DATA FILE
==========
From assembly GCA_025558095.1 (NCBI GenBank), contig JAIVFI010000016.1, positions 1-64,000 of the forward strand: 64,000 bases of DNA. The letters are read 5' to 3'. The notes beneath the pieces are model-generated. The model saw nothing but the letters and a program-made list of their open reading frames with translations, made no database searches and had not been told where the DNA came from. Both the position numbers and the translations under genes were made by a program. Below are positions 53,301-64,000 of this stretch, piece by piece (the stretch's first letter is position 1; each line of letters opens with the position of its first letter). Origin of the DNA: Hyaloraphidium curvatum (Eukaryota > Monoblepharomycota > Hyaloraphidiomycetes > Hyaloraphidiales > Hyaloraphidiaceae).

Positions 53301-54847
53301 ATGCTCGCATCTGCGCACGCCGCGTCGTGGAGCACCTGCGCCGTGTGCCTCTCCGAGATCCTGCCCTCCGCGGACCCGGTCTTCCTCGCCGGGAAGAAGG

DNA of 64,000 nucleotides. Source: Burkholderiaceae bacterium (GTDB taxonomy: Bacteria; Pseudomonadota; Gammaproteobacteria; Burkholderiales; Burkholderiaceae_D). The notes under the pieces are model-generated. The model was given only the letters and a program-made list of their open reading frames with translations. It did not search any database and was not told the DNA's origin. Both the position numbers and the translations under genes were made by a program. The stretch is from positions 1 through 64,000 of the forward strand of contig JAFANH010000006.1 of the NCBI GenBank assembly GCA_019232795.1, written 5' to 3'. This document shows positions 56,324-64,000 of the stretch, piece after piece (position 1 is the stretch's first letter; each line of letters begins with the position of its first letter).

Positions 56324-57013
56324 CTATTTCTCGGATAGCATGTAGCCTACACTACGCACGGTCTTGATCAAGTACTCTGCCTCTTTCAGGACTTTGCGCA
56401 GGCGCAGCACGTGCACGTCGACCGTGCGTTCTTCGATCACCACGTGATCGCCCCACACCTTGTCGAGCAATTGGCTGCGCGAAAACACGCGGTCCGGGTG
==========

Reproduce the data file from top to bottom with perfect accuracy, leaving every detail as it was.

From assembly GCA_025558095.1 (NCBI GenBank), contig JAIVFI010000016.1, positions 1-64,000 of the forward strand: 64,000 bases of DNA. The letters are read 5' to 3'. The notes beneath the pieces are model-generated. The model saw nothing but the letters and a program-made list of their open reading frames with translations, made no database searches and had not been told where the DNA came from. Both the position numbers and the translations under genes were made by a program. Below are positions 53,301-64,000 of this stretch, piece by piece (the stretch's first letter is position 1; each line of letters opens with the position of its first letter). Origin of the DNA: Hyaloraphidium curvatum (Eukaryota > Monoblepharomycota > Hyaloraphidiomycetes > Hyaloraphidiales > Hyaloraphidiaceae).

Positions 53301-54847
53301 ATGCTCGCATCTGCGCACGCCGCGTCGTGGAGCACCTGCGCCGTGTGCCTCTCCGAGATCCTGCCCTCCGCGGACCCGGTCTTCCTCGCCGGGAAGAAGG

DNA of 64,000 nucleotides. Source: Burkholderiaceae bacterium (GTDB taxonomy: Bacteria; Pseudomonadota; Gammaproteobacteria; Burkholderiales; Burkholderiaceae_D). The notes under the pieces are model-generated. The model was given only the letters and a program-made list of their open reading frames with translations. It did not search any database and was not told the DNA's origin. Both the position numbers and the translations under genes were made by a program. The stretch is from positions 1 through 64,000 of the forward strand of contig JAFANH010000006.1 of the NCBI GenBank assembly GCA_019232795.1, written 5' to 3'. This document shows positions 56,324-64,000 of the stretch, piece after piece (position 1 is the stretch's first letter; each line of letters begins with the position of its first letter).

Positions 56324-57013
56324 CTATTTCTCGGATAGCATGTAGCCTACACTACGCACGGTCTTGATCAAGTACTCTGCCTCTTTCAGGACTTTGCGCA
56401 GGCGCAGCACGTGCACGTCGACCGTGCGTTCTTCGATCACCACGTGATCGCCCCACACCTTGTCGAGCAATTGGCTGCGCGAAAACACGCGGTCCGGGTG